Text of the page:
Taking responsibility is the key to brain health
In recent decades psychology and neuroscience have made progress in explaining brain functions and dysfunctions. But we still know far too little about how the human brain ages. In studies linked to meditation and mindfulness the vast majority of research (I’d estimate in excess of 80%) has been undertaken with participants under the age of 25. There is some research interest in people of retirement age and with people suffering from particular health problems. But if you trawl the academic databases for investigations of the effects of meditation on people in the 30 to 65 age range you will find relatively few studies and even fewer reliable conclusions. The irony of this lack of research is that this is the age at which cognitive decline is supposed to happen (from the early 30’s onward). It’s also supposed that dementia typically starts its journey in middle age, perhaps decades before the full symptoms manifest.
A concept that can be found throughout psychology and neuroscience is ‘age related cognitive decline’; the general correlation between age and brain function/structure. It is a pretty uncontroversial idea, we all carry around the stereotype that as we get older we can expect to experience ‘senior moments’, a lowering in cognitive ability. I’m not going to dispute that this does appear to be the pattern. But my experience of meditation is that the rate of cognitive decline is flexible. I’ve seen the transformation in people’s ability to think, problem solve and remember. There is also some evidence from neuroscience to support the premise that decline in cognitive function can be influenced by a range of activities, meditation in particular. This is not to say that meditation may keep your brain forever young, rather that you have a degree of control over how your own brain ages.
Whilst certain forms of meditation do appear to be linked to improved cognitive function, the neuroscience is at a preliminary stage. It’s clear that different forms of meditation have different effects, and meditation isn’t the only thing we can we can do to influence the development of brain function and structure. It should always be considered that just as some activities appear to support brain rejuvenation, others have the opposite effect. Anyone over the age of 30 is likely to benefit from maintaining, and where possible increasing cognitive function, meditation however is a cornerstone of this process. Keeping your body in good shape takes some time, effort and commitment, this is also true of mind training
Mindfulness researchers and practitioners from across the south east are being invited to a one day free event by the Eastern ARC and the University of Kent. The day will be structured in two parts, the morning will be given over to presentations explaining the applications of contemporary mindfulness in different contexts. The afternoon sessions will be workshop driven, focusing on skills training.
The event is free, will be based in Keynes College in Canterbury and is open to students, staff, and external partners.
Like to run? Want to learn mindfulness? A four week course starts this weekend in the Medway towns.
This weekend will see the start of the four week Mindfulness for Runners course in Chatham Kent.
The course will take place at Fort Amhurst, under the guidance of two experienced and qualified meditation teachers Stuart McLeod and Cesare Saguato. The innovative programme has been designed to;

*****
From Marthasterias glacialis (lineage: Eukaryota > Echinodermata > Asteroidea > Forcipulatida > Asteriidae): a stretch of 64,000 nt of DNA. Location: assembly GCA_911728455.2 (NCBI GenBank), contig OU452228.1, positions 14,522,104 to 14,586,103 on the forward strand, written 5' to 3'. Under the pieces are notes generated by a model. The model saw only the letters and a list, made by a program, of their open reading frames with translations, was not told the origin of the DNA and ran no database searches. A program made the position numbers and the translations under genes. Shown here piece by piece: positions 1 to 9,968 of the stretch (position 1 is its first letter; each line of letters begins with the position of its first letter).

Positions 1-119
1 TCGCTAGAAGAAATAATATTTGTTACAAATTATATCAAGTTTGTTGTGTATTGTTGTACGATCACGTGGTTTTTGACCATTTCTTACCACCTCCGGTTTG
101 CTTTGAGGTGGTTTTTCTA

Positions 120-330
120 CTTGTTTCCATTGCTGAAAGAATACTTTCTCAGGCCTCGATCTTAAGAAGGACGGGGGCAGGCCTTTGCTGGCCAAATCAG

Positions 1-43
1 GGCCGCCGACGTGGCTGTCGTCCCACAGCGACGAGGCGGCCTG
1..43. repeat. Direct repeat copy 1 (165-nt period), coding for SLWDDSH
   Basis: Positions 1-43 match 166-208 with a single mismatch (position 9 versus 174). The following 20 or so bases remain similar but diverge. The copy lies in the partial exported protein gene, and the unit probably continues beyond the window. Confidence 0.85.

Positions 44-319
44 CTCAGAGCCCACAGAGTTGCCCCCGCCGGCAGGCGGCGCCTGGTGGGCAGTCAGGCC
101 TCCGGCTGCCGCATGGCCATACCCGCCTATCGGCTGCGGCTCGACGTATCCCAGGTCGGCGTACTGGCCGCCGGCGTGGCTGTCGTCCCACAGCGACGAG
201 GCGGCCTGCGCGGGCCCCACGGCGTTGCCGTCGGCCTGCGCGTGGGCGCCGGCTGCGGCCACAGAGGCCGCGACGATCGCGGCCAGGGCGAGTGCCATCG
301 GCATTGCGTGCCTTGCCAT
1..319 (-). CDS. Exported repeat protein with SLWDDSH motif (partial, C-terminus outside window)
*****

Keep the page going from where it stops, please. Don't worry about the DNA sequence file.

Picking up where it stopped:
immerse participants in a range of mindfulness skills and practices and their application to running. Participants will be required to commit to a programme of home practice between sessions to support their learning. Session notes will be provided at the end of each meeting including links to recordings of guided meditations.
The course is accessible to runners and meditators of different levels. However all participants should be able to run 5km without frequent stops.
More details, costs, terms and conditions are available from the runzen.co.uk website.
September will welcome a leading international Meditation Master to Rochester.
A leading Tibetan Meditation Master, Ringu Tulku Rinpoche will be giving an evening lecture in Rochester this September. The reknown Buddhist teacher, is a former translator to HH the 14th Dali Lama and the founder of the Bodhicharya movement
Rinpoche will be giving public lectures (open to all) on the 24th and 25th September, 7:00pm – 9:00pm, Corn Exchange, Northgate, 51-55 Rochester High Street, Kent, ME1 1LS. More details from bodhicharya-kent.org.
Ethical consumerism. New vegan and vegetarian market in Canterbury, Kent.
I wanted to share the news that a new weekly vegan market is being set up in Canterbury. From the 1st of July 2018 the Kent Vegan Market will convene on the first Sunday of each month. The venue is the North Lane Car Park and the market will open at 11am and close at 4pm. For more details visit the Kent Vegan Festival Facebook page.
As our own network contains many people engaged in compassionate practice, the level of suffering experienced by both humans and animals is an object of positive concern. Non dual compassion isn’t about taking the weight of universal suffering on our own shoulders, rather to start to integrate care for others in a practical and sustainable way. There are many reasons why people may choose not to become vegan or vegetarian. But for anyone interested in compassion for self and other, spending a few moments thinking about the impact of what we eat is probably time well spent.
Compassionate consumerism need not be radical. Any attempt to support the environment, encourage ethical, kind and sustainable consumption is a useful activity.
For more information about veganism you can visit the Vegan society.